Anyway, back from my holiday tangent, I was given a huge bagful of tomatoes from my parents garden the other day & I decided to make Catherine's Zuppa Di Pomodoro.  I hated tomato soup when I was a kid and refused point blank to ever let a spoonful of the nasty tinned stuff past my lips.  And then I grew up & discovered the joys of fresh tomato soup...

The recipe is unfailingly simple, but as usual I was missing a vital ingredient - the ciabatta.  So I substituted a large white onion instead and it worked out just fine!

The recipe is written in a really clear and easy to understand way, so I had no problem following it (while watching TV on the laptop propped on the draining rack!).

I cored & scored my tomatoes and then dropped them into a pot of boiling water for a minute to loosen the skins.  Then I transferred them to a bowl of cold water so the skins would slip off.  Then it was just a matter of chopping them & squeezing out the seeds into a bowl.

Then I heated 2 tbsp of olive oil in my largest pot, added the finely chopped onion & 3 chopped cloves of garlic and sauteed them on a very gentle heat until they softened & were translucent.  Then it was tomato time - I added them to the pot, along with a small bunch of torn basil leaves & 2 sprigs of thyme.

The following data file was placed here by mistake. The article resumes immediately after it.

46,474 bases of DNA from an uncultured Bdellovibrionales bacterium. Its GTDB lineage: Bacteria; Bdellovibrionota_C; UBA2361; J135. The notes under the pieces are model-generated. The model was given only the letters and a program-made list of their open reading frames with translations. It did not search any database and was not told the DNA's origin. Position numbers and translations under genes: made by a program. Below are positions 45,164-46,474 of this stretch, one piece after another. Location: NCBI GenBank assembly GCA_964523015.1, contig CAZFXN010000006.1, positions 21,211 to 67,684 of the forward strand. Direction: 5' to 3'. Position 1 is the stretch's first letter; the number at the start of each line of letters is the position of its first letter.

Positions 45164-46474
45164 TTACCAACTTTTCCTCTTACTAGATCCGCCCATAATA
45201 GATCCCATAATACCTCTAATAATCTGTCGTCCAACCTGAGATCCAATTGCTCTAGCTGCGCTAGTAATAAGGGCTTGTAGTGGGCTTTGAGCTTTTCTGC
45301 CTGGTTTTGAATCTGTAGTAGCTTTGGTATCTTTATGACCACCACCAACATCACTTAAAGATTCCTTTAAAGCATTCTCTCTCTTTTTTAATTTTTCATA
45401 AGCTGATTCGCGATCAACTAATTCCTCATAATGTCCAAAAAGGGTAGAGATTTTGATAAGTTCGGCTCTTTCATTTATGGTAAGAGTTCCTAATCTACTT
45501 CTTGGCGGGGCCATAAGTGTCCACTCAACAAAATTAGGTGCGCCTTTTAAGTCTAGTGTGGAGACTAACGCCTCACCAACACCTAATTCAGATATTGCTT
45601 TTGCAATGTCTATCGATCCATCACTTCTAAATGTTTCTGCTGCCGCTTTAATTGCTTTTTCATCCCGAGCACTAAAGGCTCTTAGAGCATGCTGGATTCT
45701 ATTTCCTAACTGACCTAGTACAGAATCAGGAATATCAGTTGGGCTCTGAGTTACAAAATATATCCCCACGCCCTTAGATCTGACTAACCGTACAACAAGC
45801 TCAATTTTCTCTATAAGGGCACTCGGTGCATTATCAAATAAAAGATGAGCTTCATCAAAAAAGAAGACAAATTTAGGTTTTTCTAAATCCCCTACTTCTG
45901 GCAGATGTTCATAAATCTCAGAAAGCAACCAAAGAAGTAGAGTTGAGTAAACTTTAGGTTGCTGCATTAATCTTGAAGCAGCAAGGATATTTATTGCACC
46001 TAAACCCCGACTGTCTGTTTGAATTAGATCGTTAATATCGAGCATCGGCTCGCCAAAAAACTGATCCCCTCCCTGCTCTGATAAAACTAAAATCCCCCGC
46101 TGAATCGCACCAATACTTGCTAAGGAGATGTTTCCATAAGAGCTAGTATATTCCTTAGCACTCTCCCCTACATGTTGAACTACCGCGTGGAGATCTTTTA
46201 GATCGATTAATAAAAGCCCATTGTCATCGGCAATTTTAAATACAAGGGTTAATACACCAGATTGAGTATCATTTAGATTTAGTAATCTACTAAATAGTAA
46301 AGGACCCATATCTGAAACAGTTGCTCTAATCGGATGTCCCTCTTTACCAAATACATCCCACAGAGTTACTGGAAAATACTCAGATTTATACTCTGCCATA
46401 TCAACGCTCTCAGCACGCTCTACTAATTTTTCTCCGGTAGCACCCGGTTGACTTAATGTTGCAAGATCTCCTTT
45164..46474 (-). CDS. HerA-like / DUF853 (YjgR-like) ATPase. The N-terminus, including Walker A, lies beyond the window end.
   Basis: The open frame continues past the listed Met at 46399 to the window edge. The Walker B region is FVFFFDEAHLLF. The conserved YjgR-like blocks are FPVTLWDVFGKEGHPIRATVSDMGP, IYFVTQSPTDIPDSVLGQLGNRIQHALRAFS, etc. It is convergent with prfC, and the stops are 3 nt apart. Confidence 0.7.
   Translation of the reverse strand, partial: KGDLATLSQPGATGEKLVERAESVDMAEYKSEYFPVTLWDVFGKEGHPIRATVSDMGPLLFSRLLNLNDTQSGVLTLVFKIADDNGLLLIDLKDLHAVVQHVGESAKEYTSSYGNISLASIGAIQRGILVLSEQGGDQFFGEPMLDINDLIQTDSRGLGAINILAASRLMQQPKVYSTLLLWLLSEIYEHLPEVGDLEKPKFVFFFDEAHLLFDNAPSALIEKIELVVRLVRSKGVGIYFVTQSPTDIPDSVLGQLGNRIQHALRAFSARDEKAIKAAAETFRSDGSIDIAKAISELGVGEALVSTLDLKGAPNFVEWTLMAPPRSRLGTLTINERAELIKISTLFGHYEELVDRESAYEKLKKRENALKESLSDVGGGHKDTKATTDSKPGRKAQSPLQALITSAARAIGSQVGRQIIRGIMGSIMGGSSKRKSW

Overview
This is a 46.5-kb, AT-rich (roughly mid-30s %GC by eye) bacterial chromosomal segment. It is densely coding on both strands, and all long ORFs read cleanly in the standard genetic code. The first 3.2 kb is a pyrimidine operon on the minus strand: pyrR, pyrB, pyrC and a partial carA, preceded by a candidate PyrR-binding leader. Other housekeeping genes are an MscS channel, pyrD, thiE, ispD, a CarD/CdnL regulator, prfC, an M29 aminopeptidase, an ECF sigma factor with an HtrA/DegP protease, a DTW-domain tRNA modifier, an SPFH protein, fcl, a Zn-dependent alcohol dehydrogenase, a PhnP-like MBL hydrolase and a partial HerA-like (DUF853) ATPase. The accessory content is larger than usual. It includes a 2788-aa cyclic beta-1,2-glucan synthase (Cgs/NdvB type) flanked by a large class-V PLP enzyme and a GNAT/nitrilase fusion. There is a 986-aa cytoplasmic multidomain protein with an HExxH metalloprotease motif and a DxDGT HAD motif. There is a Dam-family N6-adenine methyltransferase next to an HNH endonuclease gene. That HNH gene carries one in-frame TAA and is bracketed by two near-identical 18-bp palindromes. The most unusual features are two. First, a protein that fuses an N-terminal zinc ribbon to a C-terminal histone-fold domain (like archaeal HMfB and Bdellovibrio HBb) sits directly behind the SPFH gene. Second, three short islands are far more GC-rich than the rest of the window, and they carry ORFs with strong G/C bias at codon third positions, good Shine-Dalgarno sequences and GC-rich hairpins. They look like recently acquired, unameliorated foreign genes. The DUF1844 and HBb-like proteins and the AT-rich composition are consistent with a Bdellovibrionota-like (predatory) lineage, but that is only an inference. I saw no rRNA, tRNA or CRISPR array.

I seasoned the tomatoes with salt, pepper & sugar and let it simmer for 30 minutes until it looked like this

I then added a litre of chicken stock & let it simmer for 5 minutes and then gave it a blast of my stick blender so it was nice & smooth, and checked the seasoning - just another dash of sugar!

Doesn't it look lovely with the little basil leaf floating on top?

And an empty cup means a happy cook!

Now I have to give the recipe to my Mum so she can use up her share of the glut of tomatoes...

Saturday, September 4, 2010

Hate Mozzies? In France? I Haz Solution!

Apparently I have the X Factor.  Not of the Simon (man cleavage, ultra-high trousers, scarily sparkly teeth and fro-hair) Cowell variety... although I can hold a tune according to The Hubs who told me I serenaded the nearby residents of the campside tonight in the shower... I do hope they like Dream A Little Dream of Me.